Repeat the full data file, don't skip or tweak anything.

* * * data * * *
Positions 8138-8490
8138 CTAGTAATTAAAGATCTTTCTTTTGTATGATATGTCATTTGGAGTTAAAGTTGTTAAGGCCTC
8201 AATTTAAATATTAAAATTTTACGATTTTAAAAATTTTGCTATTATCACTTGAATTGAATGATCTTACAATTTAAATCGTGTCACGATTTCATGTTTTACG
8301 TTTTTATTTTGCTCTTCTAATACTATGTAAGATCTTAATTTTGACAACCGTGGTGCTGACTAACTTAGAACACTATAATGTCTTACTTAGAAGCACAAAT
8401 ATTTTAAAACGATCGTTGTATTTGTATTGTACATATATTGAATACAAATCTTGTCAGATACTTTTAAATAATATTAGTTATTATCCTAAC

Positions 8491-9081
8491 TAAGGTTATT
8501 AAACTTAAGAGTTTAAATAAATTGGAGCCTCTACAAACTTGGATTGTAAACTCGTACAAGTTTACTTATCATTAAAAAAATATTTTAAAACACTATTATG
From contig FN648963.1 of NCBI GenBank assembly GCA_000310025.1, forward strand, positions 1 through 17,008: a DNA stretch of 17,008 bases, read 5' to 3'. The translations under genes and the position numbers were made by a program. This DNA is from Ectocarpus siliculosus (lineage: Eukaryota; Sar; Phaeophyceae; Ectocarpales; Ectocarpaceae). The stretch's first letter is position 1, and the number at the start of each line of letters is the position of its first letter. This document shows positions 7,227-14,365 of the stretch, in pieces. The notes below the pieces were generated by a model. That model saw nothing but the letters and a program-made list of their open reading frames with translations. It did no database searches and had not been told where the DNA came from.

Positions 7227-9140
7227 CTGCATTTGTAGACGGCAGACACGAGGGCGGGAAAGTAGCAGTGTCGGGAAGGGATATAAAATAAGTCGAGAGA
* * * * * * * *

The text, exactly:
Positions 8138-8490
8138 CTAGTAATTAAAGATCTTTCTTTTGTATGATATGTCATTTGGAGTTAAAGTTGTTAAGGCCTC
8201 AATTTAAATATTAAAATTTTACGATTTTAAAAATTTTGCTATTATCACTTGAATTGAATGATCTTACAATTTAAATCGTGTCACGATTTCATGTTTTACG
8301 TTTTTATTTTGCTCTTCTAATACTATGTAAGATCTTAATTTTGACAACCGTGGTGCTGACTAACTTAGAACACTATAATGTCTTACTTAGAAGCACAAAT
8401 ATTTTAAAACGATCGTTGTATTTGTATTGTACATATATTGAATACAAATCTTGTCAGATACTTTTAAATAATATTAGTTATTATCCTAAC

Positions 8491-9081
8491 TAAGGTTATT
8501 AAACTTAAGAGTTTAAATAAATTGGAGCCTCTACAAACTTGGATTGTAAACTCGTACAAGTTTACTTATCATTAAAAAAATATTTTAAAACACTATTATG
From contig FN648963.1 of NCBI GenBank assembly GCA_000310025.1, forward strand, positions 1 through 17,008: a DNA stretch of 17,008 bases, read 5' to 3'. The translations under genes and the position numbers were made by a program. This DNA is from Ectocarpus siliculosus (lineage: Eukaryota; Sar; Phaeophyceae; Ectocarpales; Ectocarpaceae). The stretch's first letter is position 1, and the number at the start of each line of letters is the position of its first letter. This document shows positions 7,227-14,365 of the stretch, in pieces. The notes below the pieces were generated by a model. That model saw nothing but the letters and a program-made list of their open reading frames with translations. It did no database searches and had not been told where the DNA came from.

Positions 7227-9140
7227 CTGCATTTGTAGACGGCAGACACGAGGGCGGGAAAGTAGCAGTGTCGGGAAGGGATATAAAATAAGTCGAGAGA